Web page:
In a free-flowing chat with CMR, Bharat Forge’s CIO, Yogesh Zope explains how the manufacturing giant is moving to the next industrial revolution
Interaction by Anil Chopra
Industry 4.0 or digital transformation of manufacturing is one the most popular buzzwords today and touted to be the next big leap in this sector. Many global studies have shown how early movers to industry 4.0 have achieved considerable gains in their topline and bottom line. So globally, manufacturers are busy putting 5-year roadmaps in place for industry 4.0.
In India, organizations like Pune based MNC, Bharat Forge are leading the industry 4 revolution and taking a first mover advantage. We spoke to the group’s CIO, Yogesh Zope to understand what they’re doing.
How the Journey Began
“We started our I-4.0 journey about 2-3 years ago with some workshops with Flipkart to understand how to leverage new technologies. We also studied how German and other global companies are moving forward with in industry 4.0”, said Yogesh. The group even tried to work with two startups in India but didn’t land anywhere. “We were just not able to get the required scale and speed”, he added. He feels that the maturity level of markets like Germany is very different from India, which is why the solutions they require are also very different.
The Winning Partnership
That’s when the group partnered with PTC and implemented their ThingWorx IoT platform for their digital transformation journey. A team was put in place, which started connecting all shop-floor machines with the top floor.
The group started by building an initial level of predictive analytics with Machine Learning capabilities and AI, which is actually inherent in the PTC platform. All machines were connected so that they could send all data to a data aggregator, sensors were installed to measure machine vibrations, and accelerometers were put in place for speed and direction, etc. So far, 16,000 lines have been connected.
The deployment has already yielded some benefits in predictive maintenance. For instance, it discovered a sudden change in the vibration pattern and sent out an alert at 2 AM in the morning, thereby reducing major downtime. “If such downtime can be reduced even for a single shift, then it delivers the RoI for that production line”, added Zope.
The deployment is a cultural shift actually and people are getting used to it. Earlier in ops analytics, someone would count the number of cases, put them into Excel, and enter it into the SAP system at the end of the shift. All that gets eliminated now as people have started getting info proactively for failures, pattern changes, etc.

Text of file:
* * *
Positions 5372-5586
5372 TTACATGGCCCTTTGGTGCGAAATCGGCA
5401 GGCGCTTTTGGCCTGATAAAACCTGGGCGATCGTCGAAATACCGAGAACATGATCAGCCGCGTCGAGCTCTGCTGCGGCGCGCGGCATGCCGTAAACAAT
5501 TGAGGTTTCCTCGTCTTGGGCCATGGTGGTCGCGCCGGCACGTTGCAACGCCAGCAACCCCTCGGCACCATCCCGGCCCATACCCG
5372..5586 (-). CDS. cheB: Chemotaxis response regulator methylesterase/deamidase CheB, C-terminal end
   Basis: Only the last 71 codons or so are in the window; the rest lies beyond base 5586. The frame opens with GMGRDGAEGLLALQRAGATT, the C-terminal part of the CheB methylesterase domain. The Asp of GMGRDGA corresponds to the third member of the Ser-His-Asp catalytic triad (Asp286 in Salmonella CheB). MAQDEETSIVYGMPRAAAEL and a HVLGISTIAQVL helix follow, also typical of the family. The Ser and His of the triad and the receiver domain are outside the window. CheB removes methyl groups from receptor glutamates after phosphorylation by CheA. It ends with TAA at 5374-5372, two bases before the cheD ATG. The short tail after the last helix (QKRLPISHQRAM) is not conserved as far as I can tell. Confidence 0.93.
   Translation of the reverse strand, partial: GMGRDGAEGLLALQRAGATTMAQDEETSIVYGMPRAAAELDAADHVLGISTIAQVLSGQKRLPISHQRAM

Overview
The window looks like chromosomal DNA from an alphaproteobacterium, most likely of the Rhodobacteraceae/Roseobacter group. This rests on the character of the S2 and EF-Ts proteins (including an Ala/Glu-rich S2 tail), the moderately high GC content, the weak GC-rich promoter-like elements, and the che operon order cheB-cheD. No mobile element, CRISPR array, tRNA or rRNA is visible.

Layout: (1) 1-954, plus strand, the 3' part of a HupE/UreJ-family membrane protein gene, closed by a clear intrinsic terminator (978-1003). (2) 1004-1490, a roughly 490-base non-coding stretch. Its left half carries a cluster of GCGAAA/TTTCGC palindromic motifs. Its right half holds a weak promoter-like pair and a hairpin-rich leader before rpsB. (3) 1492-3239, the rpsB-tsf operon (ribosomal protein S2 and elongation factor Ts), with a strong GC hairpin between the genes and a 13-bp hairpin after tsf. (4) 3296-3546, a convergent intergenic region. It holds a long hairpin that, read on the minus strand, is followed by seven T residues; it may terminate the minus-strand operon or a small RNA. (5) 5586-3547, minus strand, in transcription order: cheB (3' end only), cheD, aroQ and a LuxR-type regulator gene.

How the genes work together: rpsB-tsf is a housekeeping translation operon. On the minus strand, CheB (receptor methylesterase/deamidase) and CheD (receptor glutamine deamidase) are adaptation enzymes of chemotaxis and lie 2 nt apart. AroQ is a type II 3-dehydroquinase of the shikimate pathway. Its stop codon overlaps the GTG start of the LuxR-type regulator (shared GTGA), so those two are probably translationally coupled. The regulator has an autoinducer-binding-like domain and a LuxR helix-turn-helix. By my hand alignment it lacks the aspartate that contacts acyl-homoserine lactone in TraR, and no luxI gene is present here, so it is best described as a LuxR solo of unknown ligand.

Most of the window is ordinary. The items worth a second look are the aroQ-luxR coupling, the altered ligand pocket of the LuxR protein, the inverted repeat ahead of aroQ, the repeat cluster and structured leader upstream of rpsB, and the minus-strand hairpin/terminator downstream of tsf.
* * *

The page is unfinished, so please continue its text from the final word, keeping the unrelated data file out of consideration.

Yogesh is confident that in the long run, the deployment would start giving out some real use cases very soon, in terms of productivity, quality, reduction in scrap, finding the root cause for downtime, etc.
Overcoming Resistance to Change
It’s extremely important to take all key stakeholders along when taking a massive step like this. Supervisors for instance are an important part of the Industry 4.0 journey. “Our Communication has been very consistent for the last 2-3 years about moving in this direction and that people have to gear up for changes that will come to the shop-floor” said Zope. It’s also important to re-skill employees for this. Bharat Forge for instance has put up an IoT lab, where people are getting re-skilled at a massive scale. “We’ll have 2,500 experts on I-4.0 who’ll be able to correlate all the data”, added Yogesh. In fact, the group’s Chairman wants their I-4.0 roll-out to not only be at par with any European company but exceed it.
Augmented reality is a technology that Yogesh expects to come to the shopfloor in another six months down the line. Plus, there’ll be a dire need for experts who can correlate the massive amounts of information being churned out on the shop-floor. “A typical forging press for instance, throws out 150 odd parameters at a very high frequency. Currently it’s difficult to figure out what to do with all this data, so we need machine learning and experts to do the correlation. Moving forward, we expect algorithms to analyze standard and non-standard behavior changes.”, he added.
Yogesh also expects that moving forward, the deployment would ensure that there won’t be any abrupt mechanical failures in the press. Another benefit that’s expected is statistical process control, which would help predict product quality by detecting any pattern changes.
One key learning from the I-4.0 movement is that you must have a goal in mind, which shouldn’t be about how many machines are being connected. That’s a technology goal, which shouldn’t be the case. “At the end of the day, what matters is how much scrap has been reduced, or how much productivity improvement has happened on the line as a result of tech”, he added.
Second, Yogesh added that from Day 1, their focus was very clear–deploy quickly and learn from failures. You can’t expect to reap benefits from day 1, so the management must be open to experimentation.
Third, I-4.0 journey has to be done jointly between IT and OT, else it will lead to conflicts. That’s because more than IT, you need a combination of manufacturing expertise and digital technologies. For this, you have to be able to speak their language, and build trust, which can be challenging.
Message for Other Manufacturers
Lastly, Yogesh advises that you have to be able to choose the right use case that can show results in a month or two, otherwise people will become skeptical. Since it’s a journey, the real benefits would only start to show in the long run.